Retinis pigmentosastudy of neurodegenerative processes and development of experimental therapies in the rdl mouse model of inherited retinal degeneration

Supervised by:
  1. Francisco Javier Romero Gómez Director

Defence university: Universidad CEU - Cardenal Herrera

Fecha de defensa: 06 November 2009

  1. Eberhart Zrenner Chair
  2. María Miranda Secretary
  3. José Javier Araiz Iribarren Committee member
  4. Mª Amparo Navea Tejerina Committee member
  5. Manuel Díaz Llopis Committee member

Type: Thesis

Teseo: 305307 DIALNET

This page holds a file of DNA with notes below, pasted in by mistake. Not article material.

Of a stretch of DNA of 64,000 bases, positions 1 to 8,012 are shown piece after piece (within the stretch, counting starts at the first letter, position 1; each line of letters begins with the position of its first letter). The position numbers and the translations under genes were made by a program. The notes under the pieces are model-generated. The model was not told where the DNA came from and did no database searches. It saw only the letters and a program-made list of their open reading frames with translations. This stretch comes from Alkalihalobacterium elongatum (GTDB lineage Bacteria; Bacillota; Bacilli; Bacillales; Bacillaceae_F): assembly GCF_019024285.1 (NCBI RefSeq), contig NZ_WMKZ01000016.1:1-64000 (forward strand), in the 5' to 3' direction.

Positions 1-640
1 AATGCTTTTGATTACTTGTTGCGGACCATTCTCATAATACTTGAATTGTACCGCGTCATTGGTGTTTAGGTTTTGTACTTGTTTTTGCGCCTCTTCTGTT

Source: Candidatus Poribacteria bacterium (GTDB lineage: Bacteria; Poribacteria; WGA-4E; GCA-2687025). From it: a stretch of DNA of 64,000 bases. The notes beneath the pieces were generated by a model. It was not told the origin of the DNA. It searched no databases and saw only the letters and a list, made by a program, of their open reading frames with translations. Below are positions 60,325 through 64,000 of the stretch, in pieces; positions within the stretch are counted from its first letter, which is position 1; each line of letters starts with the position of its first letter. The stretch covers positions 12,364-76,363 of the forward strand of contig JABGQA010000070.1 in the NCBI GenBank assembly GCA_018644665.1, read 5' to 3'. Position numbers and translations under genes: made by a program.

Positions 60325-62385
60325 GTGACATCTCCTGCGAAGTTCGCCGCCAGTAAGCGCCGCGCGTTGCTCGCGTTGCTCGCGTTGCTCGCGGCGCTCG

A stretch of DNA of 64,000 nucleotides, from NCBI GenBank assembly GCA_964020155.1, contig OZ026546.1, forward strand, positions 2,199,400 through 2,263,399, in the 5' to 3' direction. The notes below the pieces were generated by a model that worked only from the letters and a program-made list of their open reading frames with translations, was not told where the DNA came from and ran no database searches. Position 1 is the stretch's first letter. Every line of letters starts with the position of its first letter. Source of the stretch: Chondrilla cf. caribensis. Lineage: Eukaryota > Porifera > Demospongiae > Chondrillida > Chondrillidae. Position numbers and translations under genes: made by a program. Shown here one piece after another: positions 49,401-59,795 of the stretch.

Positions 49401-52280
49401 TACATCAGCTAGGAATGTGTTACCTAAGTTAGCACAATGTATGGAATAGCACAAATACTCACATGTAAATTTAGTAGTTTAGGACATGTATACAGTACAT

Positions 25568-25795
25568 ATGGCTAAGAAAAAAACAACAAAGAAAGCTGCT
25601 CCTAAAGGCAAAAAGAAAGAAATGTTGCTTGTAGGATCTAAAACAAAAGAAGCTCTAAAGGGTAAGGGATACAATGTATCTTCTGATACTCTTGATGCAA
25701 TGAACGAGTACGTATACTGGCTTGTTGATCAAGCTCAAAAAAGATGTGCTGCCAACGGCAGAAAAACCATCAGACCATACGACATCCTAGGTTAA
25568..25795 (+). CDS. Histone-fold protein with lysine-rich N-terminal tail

Abstract Retinitis Pigmentosa (RP) is a genetically heterogeneous family of inherited diseases that result in photoreceptor cell death and blindness. Loss of photoreceptors leads to typical clinical symptoms: night blindness, tunnel vision, and accumulation of pigment deposits. RP is at present untreatable and the underlying neurodegenerative mechanisms remain unknown even though the genetic causes are often established. The best characterized animal model for the study of RP, the rd1 mouse, carries a mutation in the PDE6 gene of rod photoreceptors. This non-functional PDE6 produces an accumulation of cGMP which ultimately results in photoreceptor cell death. Secondary mutation-independent cone cell death also occurs. In this study, two different approaches were carried out to further elucidate retinal degeneration processes in the rd1 mouse. Initially, the implications of the immune system in secondary cone cell death were considered. To that end, expression of sialoadhesin (Sn) ¿ a cell surface protein expressed by subpopulations of macrophages and microglia ¿ was analyzed before and after transplantation. It appeared that activated microglia within the retina did not express Sn. When a graft was subretinally implanted, host originating Sn-expressing cells, characterized as macrophages, were found in the area. For the second approach, levels of core histone acetylation ¿ a post-transcriptional change that may alter gene-transcription without changing DNA sequence ¿ were measured in rd1 retina to explore epigenetic involvements in the degenerative process. Results showed that there is histone hypoacetylation in dying cells. This was linked to overactive histone deacetylases (HDACs) observed in degenerating photoreceptors. Consequently, pharmacological inhibition of HDACs class I and II in organotypic retinal explants significantly reduced photoreceptor cell death